The barasingha died from the exertion of the attack, not an uncommon response among deer and some other exotic species, Hierholzer said.

"They can be very aggressive," Hierholzer said. "This was very unfortunate."

Hierholzer said that in at least 30 years he could not remember a fatal attack like it in Kerr County, which has developed a reputation for its game ranches.

The Y.O. Ranch, founded in 1880, is one of the best known. The ranch has a reputation for attracting private celebrity hunting parties, Hierholzer said. From Dec. 10-14, the Y.O. Ranch is hosting, at a cost of $3,500 a hunter, the Y.O. Birthday Huntbash with Ted Nugent.

The ranch stocks rare species from around the world, including yak, wildebeest and 17 different kinds of antelope. A barasingha is a deer native to India and Nepal. The barasingha, which looks like a small elk, has thrived on American exotic game ranches where operators fetch thousands of dollars from people to hunt them.

Art Eatman
October 9, 2009, 10:14 AM
Old Man Charles Schreiner took up about a half-million acres, originally. A lot of it went away during the Depression. By the time Charley III had it, it was down toward its present size. Kerrville has the Schreiner Bank, and maybe still has the Schreiner Hardware store. I graduated from high school at the Schreiner Institute in 1951, a military boarding school.

I used to go up there during the 1970s, visiting friends who were guides for Charley III; the ranch foreman was a Kerrville local who'd been in high school when I was. The YO was one of the first ranches to get into the exotic animal hunting business. They bred and sold quite a few blackbuck antelope. Sally the Eland was a local favorite. About horse-size; that long black tongue would wrap around a slice of bread in a heartbeat. :)

Back then, the combination to the gate lock was changed monthly. It began at 25-20 and "grew" monthly to 45-70. :) Recent years have seen sell-offs of land, in high-priced parcels around 50 to 100 acres, IIRC.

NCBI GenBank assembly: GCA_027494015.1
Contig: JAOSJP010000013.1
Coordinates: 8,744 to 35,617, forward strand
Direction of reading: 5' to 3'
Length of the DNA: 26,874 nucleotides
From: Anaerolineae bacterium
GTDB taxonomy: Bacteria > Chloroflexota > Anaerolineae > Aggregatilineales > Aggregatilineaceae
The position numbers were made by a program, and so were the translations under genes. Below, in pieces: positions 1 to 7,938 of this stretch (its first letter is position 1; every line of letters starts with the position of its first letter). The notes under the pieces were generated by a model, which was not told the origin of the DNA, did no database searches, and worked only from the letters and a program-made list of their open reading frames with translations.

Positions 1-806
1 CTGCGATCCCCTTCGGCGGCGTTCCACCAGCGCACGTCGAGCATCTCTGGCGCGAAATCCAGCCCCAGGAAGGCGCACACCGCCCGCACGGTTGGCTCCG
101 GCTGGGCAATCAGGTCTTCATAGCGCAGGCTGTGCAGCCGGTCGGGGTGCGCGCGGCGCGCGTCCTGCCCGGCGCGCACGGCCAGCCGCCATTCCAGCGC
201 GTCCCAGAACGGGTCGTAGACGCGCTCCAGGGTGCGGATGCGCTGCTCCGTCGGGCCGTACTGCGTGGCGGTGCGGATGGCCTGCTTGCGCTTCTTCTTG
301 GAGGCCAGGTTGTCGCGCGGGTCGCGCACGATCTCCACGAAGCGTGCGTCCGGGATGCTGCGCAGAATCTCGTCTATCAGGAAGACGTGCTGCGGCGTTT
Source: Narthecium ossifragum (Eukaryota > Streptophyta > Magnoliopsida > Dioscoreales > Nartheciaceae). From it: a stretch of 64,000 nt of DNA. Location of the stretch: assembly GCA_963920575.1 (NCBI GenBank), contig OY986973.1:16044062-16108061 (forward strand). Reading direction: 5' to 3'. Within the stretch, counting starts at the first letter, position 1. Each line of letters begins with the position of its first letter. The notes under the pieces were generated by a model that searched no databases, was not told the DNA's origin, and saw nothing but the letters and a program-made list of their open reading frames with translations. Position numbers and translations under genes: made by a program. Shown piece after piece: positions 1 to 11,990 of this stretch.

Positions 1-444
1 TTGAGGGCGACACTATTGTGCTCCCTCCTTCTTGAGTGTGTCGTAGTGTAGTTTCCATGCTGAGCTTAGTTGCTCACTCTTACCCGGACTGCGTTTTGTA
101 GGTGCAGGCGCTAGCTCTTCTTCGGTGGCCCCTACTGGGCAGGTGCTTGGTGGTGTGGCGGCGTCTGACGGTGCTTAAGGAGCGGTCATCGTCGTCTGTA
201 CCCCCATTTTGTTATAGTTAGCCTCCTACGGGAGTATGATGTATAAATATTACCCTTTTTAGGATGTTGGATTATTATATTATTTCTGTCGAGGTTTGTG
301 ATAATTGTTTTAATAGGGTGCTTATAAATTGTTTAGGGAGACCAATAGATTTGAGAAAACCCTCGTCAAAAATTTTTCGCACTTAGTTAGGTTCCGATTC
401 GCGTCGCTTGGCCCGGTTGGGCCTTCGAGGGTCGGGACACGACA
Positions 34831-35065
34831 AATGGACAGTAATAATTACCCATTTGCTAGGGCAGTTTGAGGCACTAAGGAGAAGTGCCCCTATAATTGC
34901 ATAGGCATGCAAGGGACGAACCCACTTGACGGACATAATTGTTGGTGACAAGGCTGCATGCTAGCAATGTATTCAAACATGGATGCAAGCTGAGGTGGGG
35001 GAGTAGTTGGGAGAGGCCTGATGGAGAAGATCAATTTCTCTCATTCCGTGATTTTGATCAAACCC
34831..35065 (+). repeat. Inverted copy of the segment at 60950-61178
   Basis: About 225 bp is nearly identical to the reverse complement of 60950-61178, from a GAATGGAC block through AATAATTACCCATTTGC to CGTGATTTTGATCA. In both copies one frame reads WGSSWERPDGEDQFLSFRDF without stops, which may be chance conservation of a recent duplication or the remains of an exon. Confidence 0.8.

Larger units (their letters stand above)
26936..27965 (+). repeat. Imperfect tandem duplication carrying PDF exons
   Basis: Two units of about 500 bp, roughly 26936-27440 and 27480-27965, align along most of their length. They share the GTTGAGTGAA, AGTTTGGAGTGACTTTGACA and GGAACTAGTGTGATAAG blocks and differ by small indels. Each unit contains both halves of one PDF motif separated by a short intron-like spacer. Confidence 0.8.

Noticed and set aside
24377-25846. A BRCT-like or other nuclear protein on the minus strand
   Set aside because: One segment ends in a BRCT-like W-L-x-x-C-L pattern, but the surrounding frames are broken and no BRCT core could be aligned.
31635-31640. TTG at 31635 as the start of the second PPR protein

Charley III brought about the series of 1,000 "Texas Ranger Commemorative Pistol" collectibles. SAA with 7-1/2" barrels. #1-#200 were engraved and silver plated; #201-1,000 were finished in a near-black coating. All came in a presentation box with a pictorial history of the Rangers.

Neat place...

MLeake
October 9, 2009, 10:26 AM
To those who responded to my earlier post with all the vehicle comments, please bear in mind that I was only partially quoted. The original statement was:

that deer lead pretty much all animals in the US except dogs, when it comes to killing humans.

Not sure if those stats include vehicular accidents.

JohnKSA, in my old neck of the woods (Maine), deer coming through the windshield were very uncommon. Moose were the critters that came through windshields in collisions, due to their height. Bodies are higher than the hoods of most personal vehicles. Deer tended to get tossed more.

Brian Pfleuger
October 9, 2009, 07:36 PM
i have read that if one shoots an animal and it is lying there with its eyes shut chances are it AINT dead. any truth to that. if so it would simplify the sometimes problem.

That is true, universally I believe, for deer type animals at least. I have never seen an exception. If the eyes are closed then it is not dead.

BIGR
October 9, 2009, 08:36 PM